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house Bill H.R. 1401

Should a Bipartisan Commission Recommend Changes to Social Security?

Argument in favor

Social Security is unsustainable in its current form. A change is badly needed, but because this is such a contentious issue, policy proposals have yet to be enacted despite a number of ideas being put forward. A bipartisan commission tasked with making recommendations for an up-or-down vote by Congress could finally spur action on this issue.

Kathi13's Opinion
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04/16/2019
Maybe, in addition to creating solvency, the government could pay back the money it borrowed.
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Marcia's Opinion
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04/17/2019
Is this possible? I see it as the best solution to this “problem”, although I feel that Congress has misused these funds in the past. I also mistrust this administration to manipulate the balance of participation. I hope for fair consideration. This is peoples lives.
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Marc's Opinion
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04/17/2019
Although, rather than bipartisan, how about independent
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Argument opposed

There are already numerous proposals to make Social Security sustainable in the public sphere. A commission to study Social Security isn’t needed to help policymakers understand how to ensure Social Security’s solvency for future generations — Congress merely needs to weigh the options on the table and pass appropriate legislation.

Kodiwodi's Opinion
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04/17/2019
Absolutely not. I don’t want a politician anywhere near the Social Security Trust Fund. While changes may be needed, it may be much wiser to develop suggestions from a committee made up of people from retirement organizations such as AARP who represent some of the finest minds in the country. No panel of politicians or political appointees would approach the problem in as sincere a manner as those affected by it.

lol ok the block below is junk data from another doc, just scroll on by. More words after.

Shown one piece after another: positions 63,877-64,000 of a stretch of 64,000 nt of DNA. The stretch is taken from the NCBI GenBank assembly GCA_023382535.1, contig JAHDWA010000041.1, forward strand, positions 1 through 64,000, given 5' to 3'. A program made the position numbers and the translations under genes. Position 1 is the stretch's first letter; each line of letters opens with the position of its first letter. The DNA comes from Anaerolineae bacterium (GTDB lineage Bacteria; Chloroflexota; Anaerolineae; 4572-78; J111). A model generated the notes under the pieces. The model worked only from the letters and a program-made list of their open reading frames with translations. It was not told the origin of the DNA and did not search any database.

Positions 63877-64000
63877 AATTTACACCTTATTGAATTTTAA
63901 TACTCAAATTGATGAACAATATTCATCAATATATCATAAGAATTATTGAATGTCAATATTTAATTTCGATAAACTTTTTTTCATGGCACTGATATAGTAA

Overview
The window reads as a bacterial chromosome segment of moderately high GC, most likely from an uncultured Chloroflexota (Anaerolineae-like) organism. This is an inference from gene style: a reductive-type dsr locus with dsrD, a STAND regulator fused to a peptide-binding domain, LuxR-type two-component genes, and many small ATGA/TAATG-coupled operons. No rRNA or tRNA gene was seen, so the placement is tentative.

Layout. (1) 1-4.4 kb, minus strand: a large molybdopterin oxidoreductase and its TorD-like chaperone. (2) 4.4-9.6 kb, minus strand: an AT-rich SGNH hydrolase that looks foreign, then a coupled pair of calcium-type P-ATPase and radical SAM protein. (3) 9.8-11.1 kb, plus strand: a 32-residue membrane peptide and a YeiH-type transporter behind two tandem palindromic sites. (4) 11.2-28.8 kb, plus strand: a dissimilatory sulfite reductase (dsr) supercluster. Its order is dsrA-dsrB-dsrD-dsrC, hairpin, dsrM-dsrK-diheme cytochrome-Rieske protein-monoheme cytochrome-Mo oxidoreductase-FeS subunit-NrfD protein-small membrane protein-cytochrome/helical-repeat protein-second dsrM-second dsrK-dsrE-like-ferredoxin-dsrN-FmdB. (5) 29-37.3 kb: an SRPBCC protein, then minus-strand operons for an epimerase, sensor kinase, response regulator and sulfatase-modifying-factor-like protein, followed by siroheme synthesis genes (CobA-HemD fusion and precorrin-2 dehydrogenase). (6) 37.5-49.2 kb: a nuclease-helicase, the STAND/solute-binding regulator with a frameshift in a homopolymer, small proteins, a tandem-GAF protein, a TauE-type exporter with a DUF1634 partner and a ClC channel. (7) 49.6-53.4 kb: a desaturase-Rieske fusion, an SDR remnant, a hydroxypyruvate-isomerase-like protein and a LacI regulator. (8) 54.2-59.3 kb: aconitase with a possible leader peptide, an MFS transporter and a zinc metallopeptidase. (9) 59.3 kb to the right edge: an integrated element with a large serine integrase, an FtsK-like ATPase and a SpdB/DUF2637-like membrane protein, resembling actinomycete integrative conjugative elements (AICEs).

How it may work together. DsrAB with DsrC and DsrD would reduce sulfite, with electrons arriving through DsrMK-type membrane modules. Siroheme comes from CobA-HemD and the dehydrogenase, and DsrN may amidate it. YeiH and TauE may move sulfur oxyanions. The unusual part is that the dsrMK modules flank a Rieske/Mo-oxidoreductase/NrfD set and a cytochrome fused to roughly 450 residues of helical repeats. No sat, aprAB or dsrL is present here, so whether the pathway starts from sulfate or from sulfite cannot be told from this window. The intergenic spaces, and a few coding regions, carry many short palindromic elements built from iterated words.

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Margaret's Opinion
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04/17/2019
Congress needs to pay back the money it’s used from this fund for other government functions and then leave it alone.
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Gfeiste's Opinion
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04/16/2019
As long as one party has an extra person on the commission it is a no go as far as I am concerned. I like the idea of a bi-partisan commission very much. But if it is weighted in favor of a political party (either one) I am against it. I would prefer a non-partisan committee with actuarial representation, socio-economic representation, snd a recognition of what expenses are for the elderly vs. working age population so that COLA is adjusted appropriately.
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bill Progress


  • Not enacted
    The President has not signed this bill
  • The senate has not voted
  • The house has not voted
      house Committees
      Committee on Ways and Means
    IntroducedFebruary 27th, 2019

What is House Bill H.R. 1401?

This bill — the Bipartisan Social Security Commission Act of 2019 — would establish a 13-member bipartisan, bicameral commission tasked with recommending reforms to ensure Social Security is solvent for at least 75 years. The commission would have a year to develop its recommendations for keeping Social Security solvent, and to submit its report to Congress. After the commission makes its recommendations, Congress would be required to vote up or down on its recommendations within 60 legislative days.

The commission’s 13 members would consist of:

  • One presidential appointee, who would serve as the chair of the Commission;
  • Three members appointed by the House Speaker;
  • Three members appointed by the House minority leader;
  • Three members appointed by the Senate majority leader; and
  • Three members appointed by the Senate minority leader.